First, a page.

If your level of fitness is fairly low then almost any form of regular fitness training will give you results.
But what if you’re already reasonably fit and looking to push-on to another level? Or if you just want to get fitter, quicker. In that case, you should look at 10-20-30 training, which has been scientifically proven to be a highly effective training method, even for those who are already fit.
The amazing thing about this method is that it has also been shown to be more effective than regular running, and delivers bigger benefits even covering half the distance you might ordinarily do.
Sounds like something you might be interested in? We thought so.
What is 10-20-30 training?
The principle is very simple: you work at low, medium and high pace for different intervals of time. The routine goes like this:
Start with a warm-up of running approximately 1.2km at a low intensity. Do any dynamic stretching you need to get fully warmed up.
Once warmed up repeat the following sequence of runs five times, with no breaks in between:
- 30 seconds of low intensity jogging (30% of maximum intensity)
- 20 seconds of moderate intensity running (60% of maximum intensity)
- 10 seconds of high intensity sprinting (90% of maximum intensity)
Five of those will obviously take you 5 minutes. After that, you have earned two minutes of rest.
But you don’t stop there. The five minute set should be repeated again, followed by another two minute break. In total, you should do three or four of these five-minute sets with two minutes of rest in between each.
Do three five-minute sets if you’re just starting (or two if you’re really struggling). Work up to doing four sets when you’ve built up your fitness levels.
How hard is it?
We’re not going to lie, if you’re sticking rigidly to the plan and operating at the intensities suggested, even just one five-minute set will be difficult for a person with a low level of fitness.
Two sets will be challenging for a person of moderate fitness. Three requires an extremely high level of fitness. Four? Well, you can imagine it will take you places you aren’t going to enjoy. If you’re really struggling with this routine but still want to train at different intensities, then try something slightly less structured and less intense from our Fartlek training guide.
Why is 10-20-30 training so great?
In a study published in the Journal of Applied Physiology, the effects of this type of training were observed for a group of already-fit athletes. Prior to the study, all of them had been doing between two and four weekly training sessions registering an average weekly mileage of around 27km, with their total training time each week being a little over two hours.
For the study, half of the group carried on with their existing training routine and the other half did the 10-20-30 fitness routine three times per week.
After seven weeks, the fitness results of the two groups were compared and the findings were startlingly in favour of the group who had done the 10-20-30 training. The following benefits were recorded:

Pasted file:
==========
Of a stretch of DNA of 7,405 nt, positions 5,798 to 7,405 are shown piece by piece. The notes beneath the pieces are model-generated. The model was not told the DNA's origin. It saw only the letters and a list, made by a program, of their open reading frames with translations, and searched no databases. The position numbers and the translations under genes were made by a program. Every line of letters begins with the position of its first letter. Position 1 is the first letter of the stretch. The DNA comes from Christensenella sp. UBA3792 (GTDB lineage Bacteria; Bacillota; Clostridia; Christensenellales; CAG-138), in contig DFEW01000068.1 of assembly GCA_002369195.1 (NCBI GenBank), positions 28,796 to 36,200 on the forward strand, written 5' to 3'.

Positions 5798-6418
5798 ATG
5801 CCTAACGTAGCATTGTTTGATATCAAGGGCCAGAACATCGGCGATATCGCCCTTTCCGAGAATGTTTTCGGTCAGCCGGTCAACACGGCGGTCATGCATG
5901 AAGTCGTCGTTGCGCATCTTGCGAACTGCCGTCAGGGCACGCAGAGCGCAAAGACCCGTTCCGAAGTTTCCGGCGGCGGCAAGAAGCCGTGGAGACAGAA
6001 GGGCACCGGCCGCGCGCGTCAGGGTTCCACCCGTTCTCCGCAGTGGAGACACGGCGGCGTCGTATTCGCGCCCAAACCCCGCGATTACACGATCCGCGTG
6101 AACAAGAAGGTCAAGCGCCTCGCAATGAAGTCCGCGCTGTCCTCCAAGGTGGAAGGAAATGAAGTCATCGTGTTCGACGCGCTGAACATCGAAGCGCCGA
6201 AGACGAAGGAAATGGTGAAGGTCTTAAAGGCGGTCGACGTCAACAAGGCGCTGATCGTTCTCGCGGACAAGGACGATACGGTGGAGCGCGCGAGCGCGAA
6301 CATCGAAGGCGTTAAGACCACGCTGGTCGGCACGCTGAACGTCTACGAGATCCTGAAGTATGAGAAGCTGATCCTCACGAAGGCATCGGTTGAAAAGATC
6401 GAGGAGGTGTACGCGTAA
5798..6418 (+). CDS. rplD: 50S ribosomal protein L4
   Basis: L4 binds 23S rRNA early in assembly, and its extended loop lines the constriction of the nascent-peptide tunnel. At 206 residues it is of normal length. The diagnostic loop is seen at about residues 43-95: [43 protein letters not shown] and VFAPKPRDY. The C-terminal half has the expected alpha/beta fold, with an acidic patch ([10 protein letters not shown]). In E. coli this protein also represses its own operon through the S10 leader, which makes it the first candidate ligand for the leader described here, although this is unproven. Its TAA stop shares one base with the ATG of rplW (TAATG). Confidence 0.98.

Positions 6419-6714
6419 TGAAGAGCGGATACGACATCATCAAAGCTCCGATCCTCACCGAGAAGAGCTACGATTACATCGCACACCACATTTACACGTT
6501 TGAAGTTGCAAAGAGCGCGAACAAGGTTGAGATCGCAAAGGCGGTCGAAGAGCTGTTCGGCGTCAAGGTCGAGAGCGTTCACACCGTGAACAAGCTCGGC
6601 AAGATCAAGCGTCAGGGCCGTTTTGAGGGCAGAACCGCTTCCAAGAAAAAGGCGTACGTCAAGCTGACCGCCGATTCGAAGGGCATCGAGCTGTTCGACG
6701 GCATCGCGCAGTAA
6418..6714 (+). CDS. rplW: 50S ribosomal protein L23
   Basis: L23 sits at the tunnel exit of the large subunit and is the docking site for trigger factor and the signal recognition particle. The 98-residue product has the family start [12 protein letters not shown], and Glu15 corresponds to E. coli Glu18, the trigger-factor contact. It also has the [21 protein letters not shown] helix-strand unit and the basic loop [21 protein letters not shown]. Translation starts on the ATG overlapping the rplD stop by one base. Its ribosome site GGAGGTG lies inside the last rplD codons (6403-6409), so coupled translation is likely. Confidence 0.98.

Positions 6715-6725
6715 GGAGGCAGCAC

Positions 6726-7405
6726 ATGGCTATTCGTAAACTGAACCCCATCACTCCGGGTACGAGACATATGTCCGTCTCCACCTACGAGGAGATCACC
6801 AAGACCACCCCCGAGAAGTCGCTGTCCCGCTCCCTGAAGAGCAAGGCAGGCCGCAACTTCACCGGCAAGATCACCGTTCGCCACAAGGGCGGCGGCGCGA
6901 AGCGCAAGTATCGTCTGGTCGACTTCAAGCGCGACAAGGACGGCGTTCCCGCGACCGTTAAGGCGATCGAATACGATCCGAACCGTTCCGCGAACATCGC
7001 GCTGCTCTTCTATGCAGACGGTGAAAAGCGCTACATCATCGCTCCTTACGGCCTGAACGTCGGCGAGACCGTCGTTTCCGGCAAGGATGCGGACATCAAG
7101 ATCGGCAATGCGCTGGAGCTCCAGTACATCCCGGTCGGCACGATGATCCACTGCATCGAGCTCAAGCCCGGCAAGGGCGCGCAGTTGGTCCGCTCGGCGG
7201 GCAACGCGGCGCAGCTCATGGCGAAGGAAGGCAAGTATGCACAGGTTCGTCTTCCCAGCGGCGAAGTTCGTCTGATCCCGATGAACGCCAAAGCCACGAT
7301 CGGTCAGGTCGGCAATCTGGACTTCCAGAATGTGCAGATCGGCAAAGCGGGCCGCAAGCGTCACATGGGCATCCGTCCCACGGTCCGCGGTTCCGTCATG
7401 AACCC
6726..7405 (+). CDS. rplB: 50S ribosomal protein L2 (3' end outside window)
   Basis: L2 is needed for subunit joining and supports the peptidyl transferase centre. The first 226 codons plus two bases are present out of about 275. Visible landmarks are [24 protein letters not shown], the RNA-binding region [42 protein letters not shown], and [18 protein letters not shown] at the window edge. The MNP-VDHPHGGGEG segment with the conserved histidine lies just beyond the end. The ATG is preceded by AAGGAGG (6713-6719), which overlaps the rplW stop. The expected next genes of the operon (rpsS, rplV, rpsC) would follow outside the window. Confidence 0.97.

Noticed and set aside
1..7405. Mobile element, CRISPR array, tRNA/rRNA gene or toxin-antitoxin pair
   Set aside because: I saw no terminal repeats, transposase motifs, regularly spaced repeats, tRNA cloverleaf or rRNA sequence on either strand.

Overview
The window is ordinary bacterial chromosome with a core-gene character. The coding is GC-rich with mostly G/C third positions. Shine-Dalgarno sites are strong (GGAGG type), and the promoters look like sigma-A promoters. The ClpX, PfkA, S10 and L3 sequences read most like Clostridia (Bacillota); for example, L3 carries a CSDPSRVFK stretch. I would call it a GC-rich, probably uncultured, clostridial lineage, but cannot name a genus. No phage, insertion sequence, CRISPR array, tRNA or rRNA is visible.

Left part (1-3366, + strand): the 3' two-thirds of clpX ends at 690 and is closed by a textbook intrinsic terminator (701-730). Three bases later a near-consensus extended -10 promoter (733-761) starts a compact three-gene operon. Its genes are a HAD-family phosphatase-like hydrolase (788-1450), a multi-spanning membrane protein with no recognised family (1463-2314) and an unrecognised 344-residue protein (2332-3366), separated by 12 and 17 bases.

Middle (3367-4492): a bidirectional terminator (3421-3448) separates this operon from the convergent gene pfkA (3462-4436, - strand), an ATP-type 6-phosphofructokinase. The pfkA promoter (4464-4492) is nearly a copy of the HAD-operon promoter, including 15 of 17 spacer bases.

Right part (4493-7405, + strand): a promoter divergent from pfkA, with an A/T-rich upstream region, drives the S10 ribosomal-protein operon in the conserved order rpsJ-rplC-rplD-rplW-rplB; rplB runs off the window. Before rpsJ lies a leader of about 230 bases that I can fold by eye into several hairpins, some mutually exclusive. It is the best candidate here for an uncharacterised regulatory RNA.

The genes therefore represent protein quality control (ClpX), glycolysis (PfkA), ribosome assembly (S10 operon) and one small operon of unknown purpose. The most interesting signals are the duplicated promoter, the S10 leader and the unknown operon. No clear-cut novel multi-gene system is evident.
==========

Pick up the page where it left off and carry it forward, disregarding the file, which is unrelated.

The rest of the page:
- VO2 Max (a measure of ability to use oxygen) had increased by 4%
- The group’s time for 1500m runs improved by an average of 21 seconds
- The group’s time for 5km runs improved by 48 seconds
- Blood pressure improved and cholesterol was lowered.
- All of this had been achieved even with the group having run less than half of the weekly distance they did before!
Meanwhile, the group who continued with their single-speed runs made no significant gains at all. And, of course, they had run about twice the distance the 10-20-30 group did – pretty irritating, eh?
The results clearly showed that regular repetition of this high-intensity training had significant advantages over standard running. By taking maximum heart rate to over 90% through short but sustained sprints, it appears to outdo more traditional forms of endurance run training.
Add 10-20-30 training to your workout
10-20-30 training is just one form of high intensity interval training that can be used to improve fitness levels, even for already fit people. By switching between high and low speeds, it makes this an excellent training tool for sports that also require regular changes of pace, such as football, basketball etc.
Yes, other types of interval training or Fartlek routines can be performed, but this one is a great start, which has been scientifically proven.
As we’ve found above, it has been proven to be more effective than single-pace runs covering almost twice the distance! So, it’s better for fitness, more convenient, and reduces potential wear you’re placing on your body. What more incentive could you want to give this a try? Stop going for those long pavement-pounding runs and start giving this a go instead.
Credit for the awesome icons used in the graphic above go to Yamini Ahluwalia, Diego Naive and Desbenoit. Icons have been used under creative commons license.